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Thread: Waves vocal rider

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    Waves vocal rider

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    Is this basically the same thing as sidechaining the vocal to the Instrumental mix? Like could the same thing be accomplished if I took the mix, minus the vocal and sidechained it to where every time the transients from the vocal comes in, the rest ducks down a little?

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    more like a gain control with a compressor type look-ahead function. You set parameters for how loud, how much reduction , etc. It is far from dong actual vocal riding with a fader but it can be a good place to either start (or finish if you have already automated your fader moves and are just using it as an extra layer of protection)
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    Quote Originally Posted by 4140 View Post
    Is this basically the same thing as sidechaining the vocal to the Instrumental mix? Like could the same thing be accomplished if I took the mix, minus the vocal and sidechained it to where every time the transients from the vocal comes in, the rest ducks down a little?
    I've only used a cheapo off version, but no what you're describing is more like 'ducking the mix, where if I'm not mistaken the 'riders simply attempt to ride the low or high spots in the track ('vocal), and/or look at the 'mix and try to maintain the vocal some amount above it.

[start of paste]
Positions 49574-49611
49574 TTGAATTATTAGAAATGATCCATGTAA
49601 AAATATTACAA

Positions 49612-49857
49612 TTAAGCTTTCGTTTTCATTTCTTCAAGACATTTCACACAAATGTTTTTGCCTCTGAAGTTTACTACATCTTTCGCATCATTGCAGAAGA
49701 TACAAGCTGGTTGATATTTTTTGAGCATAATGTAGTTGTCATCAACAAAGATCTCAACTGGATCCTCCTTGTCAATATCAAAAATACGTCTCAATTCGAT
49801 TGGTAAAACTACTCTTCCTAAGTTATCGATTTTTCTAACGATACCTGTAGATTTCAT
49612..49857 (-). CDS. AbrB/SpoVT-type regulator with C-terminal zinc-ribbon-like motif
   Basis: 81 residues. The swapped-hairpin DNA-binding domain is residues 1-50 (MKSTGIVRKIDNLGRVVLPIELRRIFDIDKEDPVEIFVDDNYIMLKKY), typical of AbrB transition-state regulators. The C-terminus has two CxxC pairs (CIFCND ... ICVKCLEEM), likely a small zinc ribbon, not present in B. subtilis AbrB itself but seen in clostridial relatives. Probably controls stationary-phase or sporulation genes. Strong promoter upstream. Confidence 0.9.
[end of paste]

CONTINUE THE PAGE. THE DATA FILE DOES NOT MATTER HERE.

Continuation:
Actually, though I'm not saying I use it this way.. you could 'duck or 'ride a mix behind a vocal (or what whatever) by mixing it 'hot -and well above the threshold, without the need for a side chain feed.
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    Vocal rider is actually more complicated than it looks.
    I have it although I use it as described above - The simplest way.

    I remember looking up the manual to see what the 'music' control was for, though, and finding "Intelligently adjusts vocal level based on dynamics of the music tracks. "

    "
    MUSIC SENSITIVITY determines the amount Vocal Rider adapts to changes ininstrumental levels. (“Instrumental” refers to all tracks other than the vocal).
    Range: -12 to +12 dBDefault: 0
    Please note: To use this control, the instrumental mix bus must be assigned to the VocalRider side-chain input. "

    You could use key input on a compressor for a similar-ish effect,
    but vocal rider doesn't compress and, therefore, doesn't sound like a compressor.

    It also has upper and lower thresholds so it will ride your fader up and down around a specified central point, and within set limits.

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    Quote Originally Posted by 4140 View Post
    Is this basically the same thing as sidechaining the vocal to the Instrumental mix? Like could the same thing be accomplished if I took the mix, minus the vocal and sidechained it to where every time the transients from the vocal comes in, the rest ducks down a little?
    Not really. First of all, VR does not use compression to make your vocals ride in the mix. It is a great time saver if you are just learning. Once you do a few mixes, you will see just what it does as you listen, and then you can go in and do it the new/old fashion way. If you truly want to learn how to make your vocals ride in the mix, I highly recommend you buy this plug to further your education. There are other plugs for free that will do the same thing, but IMHO, waves does it the best.